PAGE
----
So even expenditures for the common good may be unjust, if they "drain and exhaust" wealth; if they are premised on the denial of the natural right to own the fruit of one's labor; or if the state "deprives" the private owner rather than assist and supplement, in the manner of subsidiarity.
Although there can be gray areas, one may also expect that there are lines which, when crossed, clearly signal excessive taxation. The peasants in Pharaoh's Egypt paid a rent of 30 percent. Historians tell us that serfs in medieval Europe paid the manor lord about 25 percent and maybe 10 percent more in tithes to the Church. These burdens do not look light to us now. The marginal tax rate in the U.S. is currently about 50 percent: that is, earn an extra dollar, and after combined taxes (including FICA collections), the worker gets to keep only half.
Someone might say that a reasonable guide to the justness of a tax system is whether it strikes a generous and fair people as just. But in order to discover this, make it so that they appreciate concretely what that system really is. Instead of automatic payroll deductions, require people to go to a tax office and pay their tax in cold cash--so that it becomes very clear what good things, such as education or home improvement, they are not spending this money on. Then, instead of treating their tax payments as all fungible, keep each individual's payment nominally in a "packet," and follow its use, so that each person can go to the internet and find out exactly how his "packet" of taxes was spent--just as for some relief agencies you can know the name of the child your donation helped.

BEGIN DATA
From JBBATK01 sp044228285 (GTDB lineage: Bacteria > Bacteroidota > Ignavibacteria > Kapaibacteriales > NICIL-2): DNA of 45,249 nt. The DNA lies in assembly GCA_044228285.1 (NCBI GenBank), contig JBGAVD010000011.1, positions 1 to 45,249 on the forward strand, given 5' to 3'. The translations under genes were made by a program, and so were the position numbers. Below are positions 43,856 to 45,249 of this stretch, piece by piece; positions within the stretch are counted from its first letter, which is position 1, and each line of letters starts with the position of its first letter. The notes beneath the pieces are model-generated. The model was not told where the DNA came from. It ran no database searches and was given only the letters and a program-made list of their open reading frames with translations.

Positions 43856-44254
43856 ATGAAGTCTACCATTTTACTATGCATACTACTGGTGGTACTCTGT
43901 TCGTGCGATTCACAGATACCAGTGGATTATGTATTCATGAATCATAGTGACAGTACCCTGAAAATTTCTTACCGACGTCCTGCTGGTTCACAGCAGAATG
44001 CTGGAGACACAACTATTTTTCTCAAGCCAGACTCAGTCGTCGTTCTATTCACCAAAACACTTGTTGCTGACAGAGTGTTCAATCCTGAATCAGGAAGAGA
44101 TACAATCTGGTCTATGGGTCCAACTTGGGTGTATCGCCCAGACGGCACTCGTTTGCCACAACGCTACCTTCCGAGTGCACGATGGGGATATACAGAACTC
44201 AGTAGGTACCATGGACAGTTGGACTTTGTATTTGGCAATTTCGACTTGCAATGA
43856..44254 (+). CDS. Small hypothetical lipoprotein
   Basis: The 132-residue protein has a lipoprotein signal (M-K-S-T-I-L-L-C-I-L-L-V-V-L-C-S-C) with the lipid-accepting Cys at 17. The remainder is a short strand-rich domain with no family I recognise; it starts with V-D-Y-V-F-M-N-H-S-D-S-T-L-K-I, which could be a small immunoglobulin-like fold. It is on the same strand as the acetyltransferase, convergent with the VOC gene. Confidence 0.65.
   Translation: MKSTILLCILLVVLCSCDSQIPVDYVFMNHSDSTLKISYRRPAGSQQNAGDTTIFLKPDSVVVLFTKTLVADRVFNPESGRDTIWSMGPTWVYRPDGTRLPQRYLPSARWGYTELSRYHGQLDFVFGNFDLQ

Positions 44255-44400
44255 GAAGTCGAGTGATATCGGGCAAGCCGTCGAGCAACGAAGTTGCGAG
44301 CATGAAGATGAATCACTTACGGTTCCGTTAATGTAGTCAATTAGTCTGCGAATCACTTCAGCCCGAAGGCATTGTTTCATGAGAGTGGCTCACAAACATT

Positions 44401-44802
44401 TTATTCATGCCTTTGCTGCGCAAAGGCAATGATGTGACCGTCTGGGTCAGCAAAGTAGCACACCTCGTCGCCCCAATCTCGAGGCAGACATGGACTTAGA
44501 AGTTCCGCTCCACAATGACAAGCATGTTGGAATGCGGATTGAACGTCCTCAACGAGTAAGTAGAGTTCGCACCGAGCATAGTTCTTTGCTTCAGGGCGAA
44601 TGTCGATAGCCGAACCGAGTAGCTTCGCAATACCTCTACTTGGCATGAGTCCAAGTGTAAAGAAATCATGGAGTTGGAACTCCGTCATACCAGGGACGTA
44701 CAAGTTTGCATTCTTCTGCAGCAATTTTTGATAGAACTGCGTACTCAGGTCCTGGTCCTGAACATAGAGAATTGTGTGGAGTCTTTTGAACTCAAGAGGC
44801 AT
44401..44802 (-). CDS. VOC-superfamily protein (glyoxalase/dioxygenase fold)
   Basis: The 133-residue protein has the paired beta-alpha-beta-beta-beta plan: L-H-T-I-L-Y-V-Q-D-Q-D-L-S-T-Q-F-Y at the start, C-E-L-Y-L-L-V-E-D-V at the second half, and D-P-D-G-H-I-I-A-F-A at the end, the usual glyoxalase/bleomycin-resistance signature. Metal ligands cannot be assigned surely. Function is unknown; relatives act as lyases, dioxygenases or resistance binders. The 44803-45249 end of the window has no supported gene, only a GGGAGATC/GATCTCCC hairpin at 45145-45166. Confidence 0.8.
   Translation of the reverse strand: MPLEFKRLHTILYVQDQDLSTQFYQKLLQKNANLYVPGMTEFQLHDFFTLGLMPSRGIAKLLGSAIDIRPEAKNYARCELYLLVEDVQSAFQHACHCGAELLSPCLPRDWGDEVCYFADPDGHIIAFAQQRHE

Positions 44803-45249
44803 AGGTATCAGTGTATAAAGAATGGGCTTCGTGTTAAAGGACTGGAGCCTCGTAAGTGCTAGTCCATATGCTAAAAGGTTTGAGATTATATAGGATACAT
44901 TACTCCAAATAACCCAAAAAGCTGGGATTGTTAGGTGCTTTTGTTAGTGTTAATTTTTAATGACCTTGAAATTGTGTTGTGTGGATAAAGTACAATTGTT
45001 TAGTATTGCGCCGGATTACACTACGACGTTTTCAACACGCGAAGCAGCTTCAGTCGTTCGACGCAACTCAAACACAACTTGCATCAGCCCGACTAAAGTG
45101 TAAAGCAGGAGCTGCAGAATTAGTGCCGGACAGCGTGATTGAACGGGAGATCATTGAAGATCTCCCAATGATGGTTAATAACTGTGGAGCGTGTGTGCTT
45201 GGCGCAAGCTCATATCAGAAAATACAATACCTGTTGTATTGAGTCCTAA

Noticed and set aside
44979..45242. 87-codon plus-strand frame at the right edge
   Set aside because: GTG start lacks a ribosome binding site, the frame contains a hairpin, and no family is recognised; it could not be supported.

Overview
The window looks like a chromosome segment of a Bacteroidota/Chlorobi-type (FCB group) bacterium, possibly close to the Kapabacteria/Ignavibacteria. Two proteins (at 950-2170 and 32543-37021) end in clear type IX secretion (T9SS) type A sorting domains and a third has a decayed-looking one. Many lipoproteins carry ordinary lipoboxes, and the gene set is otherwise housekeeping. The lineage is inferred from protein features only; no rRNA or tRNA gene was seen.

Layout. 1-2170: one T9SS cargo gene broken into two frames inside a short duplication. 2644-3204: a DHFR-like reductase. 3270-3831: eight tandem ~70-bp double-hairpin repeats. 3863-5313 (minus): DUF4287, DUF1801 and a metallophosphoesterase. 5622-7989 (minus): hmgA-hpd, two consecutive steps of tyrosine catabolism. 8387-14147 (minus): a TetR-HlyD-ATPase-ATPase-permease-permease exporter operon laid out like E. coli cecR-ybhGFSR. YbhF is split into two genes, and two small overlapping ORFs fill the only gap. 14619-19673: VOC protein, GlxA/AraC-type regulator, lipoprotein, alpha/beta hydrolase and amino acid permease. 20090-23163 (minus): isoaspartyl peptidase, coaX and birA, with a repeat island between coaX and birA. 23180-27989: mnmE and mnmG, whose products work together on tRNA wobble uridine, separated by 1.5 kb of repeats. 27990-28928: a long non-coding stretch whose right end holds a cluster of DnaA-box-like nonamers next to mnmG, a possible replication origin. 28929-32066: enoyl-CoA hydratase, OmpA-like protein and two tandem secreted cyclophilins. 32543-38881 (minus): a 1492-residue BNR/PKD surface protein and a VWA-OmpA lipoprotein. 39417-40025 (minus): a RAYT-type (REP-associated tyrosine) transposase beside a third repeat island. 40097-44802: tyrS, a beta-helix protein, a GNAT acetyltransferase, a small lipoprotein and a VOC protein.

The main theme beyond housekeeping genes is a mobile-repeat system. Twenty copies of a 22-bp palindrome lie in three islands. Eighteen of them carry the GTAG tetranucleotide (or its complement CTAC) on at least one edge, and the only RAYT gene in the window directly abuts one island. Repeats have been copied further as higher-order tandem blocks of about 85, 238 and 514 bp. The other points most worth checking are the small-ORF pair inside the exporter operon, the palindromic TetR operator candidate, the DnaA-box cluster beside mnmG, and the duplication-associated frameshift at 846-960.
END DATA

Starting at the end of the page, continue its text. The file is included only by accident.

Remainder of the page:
People could then easily see whether the share they were paying was "fair."
Michael Pakaluk is professor and chairman of philosophy at Ave Maria University and the author (with Mark Cheffers) of "Accounting Ethics."
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